Right… hasn’t been a competitive marketplace since Alexander Graham Bell. I wouldn’t bet on it happening soon.

    The only foreseeable competition would be some sort of WiMax-ish or 802.11-based wireless ISPs. There is no business case for putting in parallel wires to people’s houses, so the owners of the lines that are there will always have the upper hand in that space.

  • http://www.anaudienceofone.com Fayette

    TWC lowering prices is as likely as a terrorist using rubber nails with there bomb vest, or MS saying the next version of windows fit on a Floppy.

    The whole concept of TW Lowerign prices is laughable.

    Most likely they will say the costs are increasing for every one and the new plan will limmit how much they increase

  • http://www.anaudienceofone.com Fayette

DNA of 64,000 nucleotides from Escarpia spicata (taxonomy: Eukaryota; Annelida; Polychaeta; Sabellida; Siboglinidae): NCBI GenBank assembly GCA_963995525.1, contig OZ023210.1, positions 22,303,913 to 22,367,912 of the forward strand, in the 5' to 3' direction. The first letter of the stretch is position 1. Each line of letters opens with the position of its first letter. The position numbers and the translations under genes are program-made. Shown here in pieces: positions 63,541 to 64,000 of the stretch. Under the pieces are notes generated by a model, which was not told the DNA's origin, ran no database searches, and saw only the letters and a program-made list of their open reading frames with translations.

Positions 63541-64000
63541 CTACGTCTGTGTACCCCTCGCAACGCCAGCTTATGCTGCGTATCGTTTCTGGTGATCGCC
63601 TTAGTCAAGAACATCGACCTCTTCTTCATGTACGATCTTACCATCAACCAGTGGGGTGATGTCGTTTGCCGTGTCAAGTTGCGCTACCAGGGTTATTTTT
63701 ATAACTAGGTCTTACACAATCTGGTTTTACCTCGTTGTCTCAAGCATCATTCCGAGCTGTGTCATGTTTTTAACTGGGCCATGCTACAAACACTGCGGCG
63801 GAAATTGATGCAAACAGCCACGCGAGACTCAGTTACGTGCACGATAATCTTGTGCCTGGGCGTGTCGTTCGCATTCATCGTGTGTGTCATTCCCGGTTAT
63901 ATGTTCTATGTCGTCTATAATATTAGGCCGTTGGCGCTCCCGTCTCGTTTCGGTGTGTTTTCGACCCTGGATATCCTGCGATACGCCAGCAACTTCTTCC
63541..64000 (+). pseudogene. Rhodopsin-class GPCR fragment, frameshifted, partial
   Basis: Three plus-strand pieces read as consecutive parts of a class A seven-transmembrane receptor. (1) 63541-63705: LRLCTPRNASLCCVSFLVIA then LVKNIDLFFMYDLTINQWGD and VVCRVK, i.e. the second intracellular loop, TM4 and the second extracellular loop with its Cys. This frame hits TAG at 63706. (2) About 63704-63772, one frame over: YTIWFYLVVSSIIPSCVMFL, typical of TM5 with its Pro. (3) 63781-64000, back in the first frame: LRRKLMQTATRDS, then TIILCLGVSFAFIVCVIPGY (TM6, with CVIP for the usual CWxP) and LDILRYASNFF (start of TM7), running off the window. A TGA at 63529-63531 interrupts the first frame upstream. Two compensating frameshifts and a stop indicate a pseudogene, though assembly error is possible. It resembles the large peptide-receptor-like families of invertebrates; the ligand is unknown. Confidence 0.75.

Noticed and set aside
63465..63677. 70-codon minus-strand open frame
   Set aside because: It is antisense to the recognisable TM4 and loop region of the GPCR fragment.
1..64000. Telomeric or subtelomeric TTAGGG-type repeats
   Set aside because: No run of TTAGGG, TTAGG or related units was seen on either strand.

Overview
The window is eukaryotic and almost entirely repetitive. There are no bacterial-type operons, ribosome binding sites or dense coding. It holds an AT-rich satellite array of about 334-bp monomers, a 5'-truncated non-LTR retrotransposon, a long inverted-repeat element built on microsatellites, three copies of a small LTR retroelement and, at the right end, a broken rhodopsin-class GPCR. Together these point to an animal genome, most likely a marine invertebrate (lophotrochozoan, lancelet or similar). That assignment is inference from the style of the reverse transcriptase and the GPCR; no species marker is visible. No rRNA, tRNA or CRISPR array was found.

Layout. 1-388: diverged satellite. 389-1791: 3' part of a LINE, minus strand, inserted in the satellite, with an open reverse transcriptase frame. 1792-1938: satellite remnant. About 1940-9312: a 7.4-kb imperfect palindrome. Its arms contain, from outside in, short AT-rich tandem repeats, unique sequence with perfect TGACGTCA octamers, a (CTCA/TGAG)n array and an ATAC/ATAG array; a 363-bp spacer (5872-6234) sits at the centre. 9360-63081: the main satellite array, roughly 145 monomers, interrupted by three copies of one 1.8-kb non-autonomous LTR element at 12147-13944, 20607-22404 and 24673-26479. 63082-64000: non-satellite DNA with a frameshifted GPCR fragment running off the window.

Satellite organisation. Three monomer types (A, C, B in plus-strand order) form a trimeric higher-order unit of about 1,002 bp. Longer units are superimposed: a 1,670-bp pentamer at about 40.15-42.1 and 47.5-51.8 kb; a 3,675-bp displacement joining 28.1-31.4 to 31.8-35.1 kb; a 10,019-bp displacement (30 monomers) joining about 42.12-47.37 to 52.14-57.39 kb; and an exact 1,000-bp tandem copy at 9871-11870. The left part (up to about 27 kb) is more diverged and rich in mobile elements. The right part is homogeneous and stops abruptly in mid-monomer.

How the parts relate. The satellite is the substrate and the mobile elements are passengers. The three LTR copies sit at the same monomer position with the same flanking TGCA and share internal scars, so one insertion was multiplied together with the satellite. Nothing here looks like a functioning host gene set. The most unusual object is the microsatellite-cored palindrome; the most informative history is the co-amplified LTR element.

TWC lowering prices is as likely as a terrorist using rubber nails with there bomb vest, or MS saying the next version of windows fit on a Floppy.

    The whole concept of TW Lowerign prices is laughable.

    Most likely they will say the costs are increasing for every one and the new plan will limmit how much they increase

  • NeverHood

    I don’t think there is anything bad about metered broadband, except when companies sell it as “unlimited”.

    Just because you are allowed to rake up as high a bill as you want doesn’t make it “49.99* unlimited!!!!11″.

  • NeverHood

    I don’t think there is anything bad about metered broadband, except when companies sell it as “unlimited”.

    Just because you are allowed to rake up as high a bill as you want doesn’t make it “49.99* unlimited!!!!11″.

  • steven

    “Or will they embrace metering as potential money-saving business model that helps lower monthly bills for light Net users.”